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Flashcards in Intro 2-Social Psychology Deck (135)
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1

What does social psychology investigate?

Psychology of social behaviours. Social aetiology of cognition. Social approach to methodology

2

How is social psychology investigated?

Lab experiments, observations, questionnaires, interviews and focus groups

3

What are different theoretical approaches?

Social learning/constructivism, cognitive constraints/models, evolutionary (social) psychology-random variation and systematic selection-controversial-critics confuse levels of explanation (biological determinism and naturalistic fallacy)

4

How has the replication crisis affected psychology?

75% social psychology studies, and half are cognitive psychology studies

5

What is evidence of the fact that humans are inherently social?

Minimal group paradigm (Tajfel). Dunbar-living socially was a major driving force in the evolution of the human brain. Dunbar's number-150

6

What is affiliation and sociality necessary for?

Health, cooperation and cultural transmission

7

Why is affiliation necessary for health?

Berkman and Breslow 20 year longitudinal study. Social support protects against major depression, and providing it may be more important than receiving it. Camaraderie also protects against emotional burnout in firefighters, and synchronised training leads to a higher pain tolerance in rowers

8

Why is affiliation necessary for cooperation?

Trading, hunting, warfare and intergroup competition. Eg Sherif et al Robbers cave study (spontaneous group divisions and cooperation required for superordinate goal). Newson et al-intergroup violence supports social cohesion in Brazilian football fans

9

Why is affiliation necessary for cultural transmission?

Gossip (20% of waking time is spent in conversation). Dunbar found this in dining hall conversations monitored every 30 seconds. Needed for social learning. Sherif-single light in dark room-information conformity

10

How do friendships differ from romantic relationships?

Rubin-love is more that just lots of liking. Sternberg's triarchic model of love (intimacy/passion/commitment). Friends are due to proximity, similarity and reciprocity. Relationships are due to these things but also physical attraction

11

What is passion?

Arousal and attribution. Dutton and Aron's experiment with high suspension bridge vs low sturdy bridge led to misattribution of arousal

12

What is lust/attraction/attachment?

Fisher-3 independent systems. Lust is androgen mediated, attraction is dopamine mediate, and attachment is oxytocin mediated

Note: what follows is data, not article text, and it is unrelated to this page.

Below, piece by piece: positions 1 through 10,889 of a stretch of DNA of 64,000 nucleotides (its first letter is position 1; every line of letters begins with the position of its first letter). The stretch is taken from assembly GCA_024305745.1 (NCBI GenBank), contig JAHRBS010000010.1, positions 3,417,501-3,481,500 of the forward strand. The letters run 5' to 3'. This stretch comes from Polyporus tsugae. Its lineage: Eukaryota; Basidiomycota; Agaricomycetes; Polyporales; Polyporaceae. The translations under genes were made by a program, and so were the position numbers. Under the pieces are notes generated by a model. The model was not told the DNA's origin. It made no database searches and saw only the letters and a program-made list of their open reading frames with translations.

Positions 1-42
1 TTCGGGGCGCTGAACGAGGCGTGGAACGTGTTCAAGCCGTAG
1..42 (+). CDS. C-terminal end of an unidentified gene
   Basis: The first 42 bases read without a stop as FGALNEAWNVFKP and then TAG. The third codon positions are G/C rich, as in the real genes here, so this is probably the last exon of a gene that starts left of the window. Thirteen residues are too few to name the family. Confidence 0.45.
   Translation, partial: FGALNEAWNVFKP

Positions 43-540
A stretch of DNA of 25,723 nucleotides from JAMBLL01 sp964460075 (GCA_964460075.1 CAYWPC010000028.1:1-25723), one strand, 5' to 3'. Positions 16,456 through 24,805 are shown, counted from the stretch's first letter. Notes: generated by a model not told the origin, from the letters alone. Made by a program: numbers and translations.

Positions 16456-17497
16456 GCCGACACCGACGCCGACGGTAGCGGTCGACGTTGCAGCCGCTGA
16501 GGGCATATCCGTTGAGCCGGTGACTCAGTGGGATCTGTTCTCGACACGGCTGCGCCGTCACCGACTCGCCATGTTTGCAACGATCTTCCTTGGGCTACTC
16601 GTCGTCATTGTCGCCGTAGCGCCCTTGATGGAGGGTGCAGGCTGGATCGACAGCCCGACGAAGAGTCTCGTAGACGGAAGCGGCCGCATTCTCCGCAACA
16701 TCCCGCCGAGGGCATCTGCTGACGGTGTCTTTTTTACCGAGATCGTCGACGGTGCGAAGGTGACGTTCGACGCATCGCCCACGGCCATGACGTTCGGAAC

13

What is proximity in relationships?

Mere exposure effect. Propinquity and opportunity for interaction. Expectation of close interaction

14

What is similarity in relationships?

Newcomb-accommodation study. Heider and Newcomb-Balance theory. Festinger-social comparison theory

15

What is similarity in romantic attraction?

Byrne et al who paired blind dates and found that similarity was a strong predictor, though so was attractiveness

16

What does the role of similarity depend on?

How much commitment is desired (Amodio and Showers)

17

What is the role of reciprocity?

Dittes and Kelley looked at group discussion and fake 'approval ratings', and found that reciprocity can make up for the absence of similarity

18

What is social exchange theory?

Keep track of rewards and costs, then determine profits. Satisfaction level=outcome-comparison level. Dependence=outcome-comparison level for alternatives

19

What is equality?

Person 1's rewards equal person 2's rewards

20

What is equity?

Person 1's rewards-costs equal person 2's rewards-costs

21

What is equity theory?

Fair distribution of rewards and costs. It is the balance that counts

22

What does Campbell say about equity theory?

Emotions, not rational calculation, drive human behaviour

23

What was Walster et al's classic psychology study of attractiveness?

Computer design paradigm. Physical attractiveness predicted liking and intention to ask out again, however, the chance of a fifth date depended on similarity in attractiveness (Mathes)

24

What is the halo effect?

Attractiveness causes a halo effect, leading to belief that the person has more positive attributes and so receive more positive life time outcomes

25

What is the matching hypothesis?

Similarity in attractiveness is important, more so when in long term relationships (Berscheid and Walster)

26

How can beauty be seen as objective?

High level of agreement across cultures (Langlois et al), certain features reliably associated with attractiveness (Cunningham), babies prefer attractive faces

27

How can beauty be seen as subjective?

Beauty is improved differently across cultures (Newman), different cultures have different body type preference (Anderson) and this also varies over time (Silverstein et al)

28

What was Tovee et al's study?

Attractiveness ratings of BMIs with Zulus, Zulu migrants, and black British people. Similar study to Boothroyd et al in Nicaragua looking at attractiveness of BMIs and access to TV

29

What is the cognitive approach to attraction?

Facial prototype and attraction to 'averageness'-visual adaptation test with Rhodes et al

30

What does the cognitive approach to attraction find when looking at infants?

Average vs unattractive faces (Rubenstein et al), the distinctiveness preference (Rhodes et al, and Gilffrey and Little), and neonates-innate facial representation (Slater et al)